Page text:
The Need for Fair Water-Sharing & Management between Somalia and Ethiopia

By: Bazi Bussuri Sheikh

By: Bazi Bussuri Sheikh

Water is said to hit humans at a profoundly different level than other resources. Water experts argue that people are willing to do horrible things to each other, but they do not willingly turn off each other’s water. Water knows no political boundaries. Water, unlike land, is hard to “capture”, it flows and countries have a lot of reasons for cooperating over water that flows between nations. Somalia’s Juba and Shabelle Rivers are the only perennial and trans-boundary Rivers in the country but two-thirds of the river basins are located outside Somalia, mostly in Ethiopia. However, there are no agreements and tentative arrangements between the two countries on the utilisation of the Jubba and Shabelle rivers. The aim of this piece to encourage the two countries initiate joint project to create sufficient institutional capacity (e.g., treaties) to enhance the hydro-resilience or their ability to absorb change without negative consequences. Water cooperation normally forges people-to-people or expert to expert and as a peacemaking strategy it can create shared regional identities and institutionalise cooperation on issues larger than water.

Implementing these measures will be daunting due to the historical disputes and military conflicts between the two countries. There was in fact an opportune moment for the two nations to effectively reconcile and cooperate, especially the first five years of Zenawi government. Initially, the Ethiopian government has undertaken positive initiatives such as the well treatment of Somali refugees that crossed to Ethiopian borders (still happening) and non-interference of the internal politics. This was an effective de-escalating gesture as the ordinary Somalis who crossed the border interacted with their Ethiopian counterparts. This helped break down the negative images, stereotypes that existed and such transformative experience could have expanded beyond individuals to eventually whole societies in the region. Unfortunately, from 1996 Zenawi government took the wrong path by adopting an ambiguous foreign policy towards Somalia. Most political analysts agree that the government in Addis opted for a weak Somali state which is completely dependent on Ethiopian Support. On the surface, it may seem the obvious and logical thing to do with your old enemy, but in reality it does not work and historically proven to be counterproductive and impractical.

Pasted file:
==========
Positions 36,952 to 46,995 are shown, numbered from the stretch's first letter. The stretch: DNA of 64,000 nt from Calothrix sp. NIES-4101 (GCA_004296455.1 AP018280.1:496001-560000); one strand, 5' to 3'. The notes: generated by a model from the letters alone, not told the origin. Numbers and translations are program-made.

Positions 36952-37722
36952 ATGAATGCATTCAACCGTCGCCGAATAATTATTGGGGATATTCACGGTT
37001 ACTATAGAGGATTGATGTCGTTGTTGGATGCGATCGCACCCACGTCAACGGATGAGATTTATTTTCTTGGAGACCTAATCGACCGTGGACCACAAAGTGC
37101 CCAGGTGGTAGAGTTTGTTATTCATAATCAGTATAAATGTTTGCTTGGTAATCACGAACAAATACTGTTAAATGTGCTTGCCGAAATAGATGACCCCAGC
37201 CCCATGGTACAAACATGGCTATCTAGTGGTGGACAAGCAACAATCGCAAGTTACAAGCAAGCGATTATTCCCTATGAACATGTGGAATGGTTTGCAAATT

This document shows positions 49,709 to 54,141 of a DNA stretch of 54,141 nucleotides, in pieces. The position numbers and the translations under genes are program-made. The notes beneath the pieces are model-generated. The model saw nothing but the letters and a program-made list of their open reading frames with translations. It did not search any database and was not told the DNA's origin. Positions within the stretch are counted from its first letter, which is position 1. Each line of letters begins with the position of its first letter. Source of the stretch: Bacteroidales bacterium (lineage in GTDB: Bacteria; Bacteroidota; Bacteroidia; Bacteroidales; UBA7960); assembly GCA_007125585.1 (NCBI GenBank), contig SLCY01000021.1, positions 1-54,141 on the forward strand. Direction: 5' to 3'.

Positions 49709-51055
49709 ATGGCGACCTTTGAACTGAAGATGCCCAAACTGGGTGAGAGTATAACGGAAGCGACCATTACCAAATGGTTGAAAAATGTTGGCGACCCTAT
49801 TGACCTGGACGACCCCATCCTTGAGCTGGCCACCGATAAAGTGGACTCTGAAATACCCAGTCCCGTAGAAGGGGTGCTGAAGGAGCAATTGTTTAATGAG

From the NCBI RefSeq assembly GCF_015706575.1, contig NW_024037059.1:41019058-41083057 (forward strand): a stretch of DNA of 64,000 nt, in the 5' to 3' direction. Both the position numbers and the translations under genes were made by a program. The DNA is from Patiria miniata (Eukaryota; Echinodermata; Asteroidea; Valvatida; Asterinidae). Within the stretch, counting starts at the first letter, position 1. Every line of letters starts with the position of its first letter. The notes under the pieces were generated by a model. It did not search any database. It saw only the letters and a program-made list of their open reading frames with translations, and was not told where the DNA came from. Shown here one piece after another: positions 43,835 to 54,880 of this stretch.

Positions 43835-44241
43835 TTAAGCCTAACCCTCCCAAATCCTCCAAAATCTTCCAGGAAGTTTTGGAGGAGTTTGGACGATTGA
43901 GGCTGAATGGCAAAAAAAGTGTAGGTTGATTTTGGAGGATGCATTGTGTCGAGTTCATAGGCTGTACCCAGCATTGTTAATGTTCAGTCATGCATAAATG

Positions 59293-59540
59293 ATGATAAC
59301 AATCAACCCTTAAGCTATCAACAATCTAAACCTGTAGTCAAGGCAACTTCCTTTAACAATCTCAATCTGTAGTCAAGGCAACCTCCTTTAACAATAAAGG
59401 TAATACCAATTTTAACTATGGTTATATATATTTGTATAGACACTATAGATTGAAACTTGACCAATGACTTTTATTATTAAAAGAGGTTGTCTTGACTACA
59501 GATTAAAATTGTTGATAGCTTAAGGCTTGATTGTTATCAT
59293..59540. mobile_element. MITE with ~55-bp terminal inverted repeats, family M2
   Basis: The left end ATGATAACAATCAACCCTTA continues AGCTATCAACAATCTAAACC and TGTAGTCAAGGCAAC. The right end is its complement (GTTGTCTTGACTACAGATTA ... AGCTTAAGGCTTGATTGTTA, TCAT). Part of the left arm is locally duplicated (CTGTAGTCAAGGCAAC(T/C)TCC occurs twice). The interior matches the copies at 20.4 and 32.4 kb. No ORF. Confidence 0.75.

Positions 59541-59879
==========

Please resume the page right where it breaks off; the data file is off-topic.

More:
A country can only rise by lifting another country. There is an Ethiopian saying of “The same water never runs into the same river” meaning no moment in time is ever the same and the past is gone. The past taught both nations that each side cannot defeat the other and also made them acknowledge their positive interdependence as each side’s goals are tied together in such a way that the chance of one side attaining its goal is increased by the probability of the other side successfully attaining its goal. One of the main wisdom builders learn from building a strong wall is that for the big stone to be stable and strong you need a smaller stone to hold, otherwise the wall will fall. Similarly bigger countries around the world need to appreciate the importance of smaller countries. This is an area where the big African countries failed to acknowledge, whilst the Europeans understood the importance of the smaller countries within the European Union.